Today, Los Angeles boasts one of the largest and most visible lesbian and bisexual women populations in the world and is just below New York City for most LGBTQ residents overall. The Los Angeles LGBT Center is the world’s largest provider of programs and services for LGBT people. As the worldwide headquarters of film and television production, we’re also predictably the location of so many iconic queer films and television shows — like the first network TV show with a lesbian lead (Ellen), the first show focused on a lesbian ensemble (The L Word), the first show with a trans woman lead character (Transparent) and the first reality show about queer women (Gimme Sugar) as well as being the setting for Take My Wife, Vida, and One Day at a Time.
Whatever kind of queer human you are, there’s something in Los Angeles for you!
Los Angeles is … enormous, and what “counts” as Los Angeles is tricky — Los Angeles county contains 158 cities and unincorporated places and 114 neighborhoods, covering 4,000 square miles and encompassing nearly 10 million residents.
Due to this massive chunk of land we’re looking at, we’ve intentionally limited the scope of this guide to specific geographical areas — mostly we’re looking at what this map would call Central L.A., Westside, Eastside and Northeast L.A., as well as some parts of South L.A., Southeast L.A., the South Bay and the San Fernando Valley. Long Beach (population 470k) is not included because it’s become such a hotspot for queer women that it definitely requires its own guide.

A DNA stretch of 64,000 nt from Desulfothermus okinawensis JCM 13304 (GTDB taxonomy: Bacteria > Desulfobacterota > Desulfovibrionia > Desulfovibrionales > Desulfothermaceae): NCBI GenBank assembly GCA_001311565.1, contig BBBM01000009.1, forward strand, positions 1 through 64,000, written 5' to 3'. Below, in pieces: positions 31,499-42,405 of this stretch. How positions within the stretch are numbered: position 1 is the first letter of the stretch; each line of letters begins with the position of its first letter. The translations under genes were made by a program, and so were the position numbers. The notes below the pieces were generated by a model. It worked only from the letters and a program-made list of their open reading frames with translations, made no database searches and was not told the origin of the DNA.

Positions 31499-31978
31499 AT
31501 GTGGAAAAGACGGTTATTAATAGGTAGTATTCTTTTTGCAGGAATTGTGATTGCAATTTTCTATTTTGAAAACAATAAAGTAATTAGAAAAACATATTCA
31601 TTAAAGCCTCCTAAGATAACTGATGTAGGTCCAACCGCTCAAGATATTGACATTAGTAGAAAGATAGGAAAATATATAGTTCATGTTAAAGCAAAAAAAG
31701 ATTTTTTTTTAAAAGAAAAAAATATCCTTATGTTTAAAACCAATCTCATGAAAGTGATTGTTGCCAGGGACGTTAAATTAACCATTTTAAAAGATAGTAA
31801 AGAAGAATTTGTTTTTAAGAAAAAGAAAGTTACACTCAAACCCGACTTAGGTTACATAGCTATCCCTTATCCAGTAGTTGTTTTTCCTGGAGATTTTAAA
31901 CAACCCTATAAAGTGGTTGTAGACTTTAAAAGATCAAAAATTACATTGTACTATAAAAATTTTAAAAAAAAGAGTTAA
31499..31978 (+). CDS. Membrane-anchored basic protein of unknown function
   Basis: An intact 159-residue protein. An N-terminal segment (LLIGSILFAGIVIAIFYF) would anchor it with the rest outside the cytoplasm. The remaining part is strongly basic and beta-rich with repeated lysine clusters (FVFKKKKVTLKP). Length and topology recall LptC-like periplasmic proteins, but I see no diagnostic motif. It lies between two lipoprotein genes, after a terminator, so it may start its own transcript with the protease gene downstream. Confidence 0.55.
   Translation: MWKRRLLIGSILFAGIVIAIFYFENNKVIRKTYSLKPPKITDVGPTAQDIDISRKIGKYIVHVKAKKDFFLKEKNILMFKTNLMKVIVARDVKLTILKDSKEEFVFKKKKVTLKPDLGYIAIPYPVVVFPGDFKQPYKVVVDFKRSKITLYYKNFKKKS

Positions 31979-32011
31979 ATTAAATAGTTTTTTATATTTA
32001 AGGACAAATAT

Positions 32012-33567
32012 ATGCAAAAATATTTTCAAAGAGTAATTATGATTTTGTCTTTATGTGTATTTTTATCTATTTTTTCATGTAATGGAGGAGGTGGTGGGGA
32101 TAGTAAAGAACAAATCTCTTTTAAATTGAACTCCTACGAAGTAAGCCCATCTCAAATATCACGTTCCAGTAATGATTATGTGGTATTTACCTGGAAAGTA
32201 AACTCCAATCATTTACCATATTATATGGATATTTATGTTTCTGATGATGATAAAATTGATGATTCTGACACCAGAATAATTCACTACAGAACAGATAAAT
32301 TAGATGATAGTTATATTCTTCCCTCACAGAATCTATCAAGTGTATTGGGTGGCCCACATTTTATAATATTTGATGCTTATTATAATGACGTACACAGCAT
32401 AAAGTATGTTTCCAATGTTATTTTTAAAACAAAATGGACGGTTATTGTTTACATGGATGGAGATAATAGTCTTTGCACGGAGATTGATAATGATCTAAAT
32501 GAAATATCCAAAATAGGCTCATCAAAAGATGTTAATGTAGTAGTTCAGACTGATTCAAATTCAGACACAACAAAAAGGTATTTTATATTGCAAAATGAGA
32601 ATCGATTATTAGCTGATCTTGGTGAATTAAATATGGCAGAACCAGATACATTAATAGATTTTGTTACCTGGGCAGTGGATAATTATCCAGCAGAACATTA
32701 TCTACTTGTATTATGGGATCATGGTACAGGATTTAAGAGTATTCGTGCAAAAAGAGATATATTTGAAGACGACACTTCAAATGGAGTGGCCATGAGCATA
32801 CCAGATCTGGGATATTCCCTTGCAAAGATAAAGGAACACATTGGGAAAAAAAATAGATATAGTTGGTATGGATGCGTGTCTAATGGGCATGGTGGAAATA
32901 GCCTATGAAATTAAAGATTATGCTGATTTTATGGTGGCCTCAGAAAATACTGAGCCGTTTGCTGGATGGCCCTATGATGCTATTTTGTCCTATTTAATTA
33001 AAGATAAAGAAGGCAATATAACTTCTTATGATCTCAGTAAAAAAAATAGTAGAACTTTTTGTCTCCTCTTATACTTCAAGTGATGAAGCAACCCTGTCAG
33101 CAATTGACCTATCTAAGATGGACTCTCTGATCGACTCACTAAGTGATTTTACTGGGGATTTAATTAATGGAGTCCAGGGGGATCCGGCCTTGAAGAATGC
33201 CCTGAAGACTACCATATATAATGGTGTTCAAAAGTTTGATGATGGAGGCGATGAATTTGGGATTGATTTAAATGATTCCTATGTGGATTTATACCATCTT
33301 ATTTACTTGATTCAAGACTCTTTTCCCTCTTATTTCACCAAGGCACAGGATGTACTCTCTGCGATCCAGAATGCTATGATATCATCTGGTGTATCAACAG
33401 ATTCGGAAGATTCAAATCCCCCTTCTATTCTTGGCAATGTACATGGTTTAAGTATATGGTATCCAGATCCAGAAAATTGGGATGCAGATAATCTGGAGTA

Here are just some of the many neighborhoods of Los Angeles.
Silver Lake, Echo Park, Los Feliz, Eagle Rock & East Hollywood
If someone says they’re an “Eastside Lesbian,” they probably live in one of these neighborhoods, even though these neighborhoods are not actually on the East Side — it’s just East of WeHo, Santa Monica and Beverly Hills. (This terminology is a key example of “name gentrification“.) It’s actually Central Los Angeles, and there is another neighborhood called East L.A.., which is discussed later in this section.
This area is now known for its artsy queer scene, and has outpaced the West Hollywood of L Word Yore as “where all the lesbians live.” In fact, Generation Q is moving its story to “the east side.” Much of Transparent is set in Silver Lake, known as the city’s “most hipster neighborhood,” and all these neighborhoods have become the preferred settings for quirky indie comedies and prestige dramas in the last ten years.
All have a higher Asian population than elsewhere in the city. Echo Park (the setting for One Day at a Time) is known for its Latinx population and, like Silver Lake and East Hollywood, is majority Latinx. Silver Lake has a storied gay history — from the founding of the Mattachine Society in the ’50s to the Black Cat riots to hosting the ACT UP headquarters to its current concentration of gay (male) bars.
According to Housing is a Human Right; Silver Lake, Echo Park and Westlake, where “lower- and middle-income Latinos, Asians, and whites made up the population,” is the 5th-most rapidly gentrifying area of Los Angeles. These areas were, as one longtime resident put it, “once the stomping grounds for struggling families, not struggling actors.”
Beneath East Hollywood and the aforementioned Neighborhoods we have Koreatown, “LA’s only 24-hour neighborhood,” home to a large Korean and Latinx population as well as lots of small malls, karaoke rooms, incredible Korean food, hip coffee, tea and desert houses and Korean Spas.